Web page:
One of the rule changes introduced in the 2021 Dakar limits title contenders in the motorbike category to just six rear tyres for the whole race. The aim is to make the rally safer.
It is a question as old as motorbike racing itself: how can one go faster than the competition without being too reckless? Even the Dakar has to come up with an answer to this dilemma for the world of motor sports, as bikers seek to squeeze every last ounce of speed from their machines while organisers place the safety of the competitors at the heart of their concerns.
Bikers, manufacturers, organisers, federations and other stakeholders came together in Lisbon in autumn to bridge the gap between these ambitions. “It has become obvious that motorbikes go too fast nowadays”, stresses David Castera, the director of the Dakar. “Today’s 450 cc single-cylinders are just as fast as the 800 cc twin-cylinders of the late 1980s, and they accelerate even faster to boot. There are two main approaches to boosting safety.
Active safety is about improving the equipment used, for example, by requiring the use of airbags, whereas passive safety can be increased by capping the speed of the bikers and similar rules. Of course, we will have to limit engine power sooner or later, but for now I would rather work to bring rally raids back to their original spirit. Too many bikers want to ride as if it were a motocross race, but a rally raid is completely different. The focus is on endurance and stamina.”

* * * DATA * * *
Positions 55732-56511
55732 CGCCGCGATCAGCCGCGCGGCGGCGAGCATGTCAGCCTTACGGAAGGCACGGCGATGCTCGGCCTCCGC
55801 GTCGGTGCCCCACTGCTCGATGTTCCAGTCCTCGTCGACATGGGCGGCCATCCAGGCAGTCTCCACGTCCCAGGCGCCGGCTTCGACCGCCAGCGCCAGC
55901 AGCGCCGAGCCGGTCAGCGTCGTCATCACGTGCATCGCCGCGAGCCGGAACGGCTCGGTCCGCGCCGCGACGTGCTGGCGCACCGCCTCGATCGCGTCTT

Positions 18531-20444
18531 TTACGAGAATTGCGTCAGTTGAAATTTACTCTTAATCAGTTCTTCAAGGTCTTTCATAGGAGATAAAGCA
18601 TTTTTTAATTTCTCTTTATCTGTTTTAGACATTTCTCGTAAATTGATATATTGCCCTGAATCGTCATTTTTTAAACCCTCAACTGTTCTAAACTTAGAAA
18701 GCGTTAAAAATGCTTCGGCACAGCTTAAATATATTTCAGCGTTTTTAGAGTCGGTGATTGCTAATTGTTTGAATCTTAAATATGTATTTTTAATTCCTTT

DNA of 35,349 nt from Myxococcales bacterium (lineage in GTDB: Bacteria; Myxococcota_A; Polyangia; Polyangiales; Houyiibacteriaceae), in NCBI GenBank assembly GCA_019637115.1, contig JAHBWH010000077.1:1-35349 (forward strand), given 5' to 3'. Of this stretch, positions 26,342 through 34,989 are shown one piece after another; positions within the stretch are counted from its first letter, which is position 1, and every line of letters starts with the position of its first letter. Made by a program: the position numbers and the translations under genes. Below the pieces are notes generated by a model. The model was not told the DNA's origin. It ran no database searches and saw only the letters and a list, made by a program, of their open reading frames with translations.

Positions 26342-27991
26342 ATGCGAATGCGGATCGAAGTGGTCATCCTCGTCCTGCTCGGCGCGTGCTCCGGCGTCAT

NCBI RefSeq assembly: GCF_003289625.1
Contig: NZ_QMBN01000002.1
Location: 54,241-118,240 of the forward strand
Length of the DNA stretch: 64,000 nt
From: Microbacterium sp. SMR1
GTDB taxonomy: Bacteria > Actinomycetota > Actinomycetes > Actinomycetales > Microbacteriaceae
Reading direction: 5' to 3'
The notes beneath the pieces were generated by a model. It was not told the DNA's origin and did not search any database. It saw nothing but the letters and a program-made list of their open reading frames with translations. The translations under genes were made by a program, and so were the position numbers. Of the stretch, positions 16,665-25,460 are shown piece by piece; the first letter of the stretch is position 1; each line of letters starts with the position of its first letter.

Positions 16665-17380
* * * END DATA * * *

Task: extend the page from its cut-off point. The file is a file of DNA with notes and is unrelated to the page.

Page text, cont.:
This is why navigation was placed back at the heart of the Dakar last year and why top bikers will not be allowed to use more than six rear tyres throughout the two weeks of racing. “Going full gas on stony terrain will no longer be an option for anyone who wants to win this race”, insists David Castera. “They will have to take care of their gear to make it to the finish.” Jordi Pérez was in charge of marking the batch of six tyres for each of the competitors subject to the new rule. “36 bikers are affected”, explains the Spaniard, who is serving as a technical scrutineering official.
“In addition to the Elite bikers, we have several competitors with a shot at victory, either because they have the support of a manufacturer or because they are experienced enough to fight for the top places. The tyres all have to be the same model and are branded with a red-hot iron. We also put a special sticker on them and paint them with a stroke of coloured reactive marker.” As abrasive as it is, even the Saudi sand should be unable to erase these markings, thus ensuring that everyone is on an even footing.
By: Dakar official website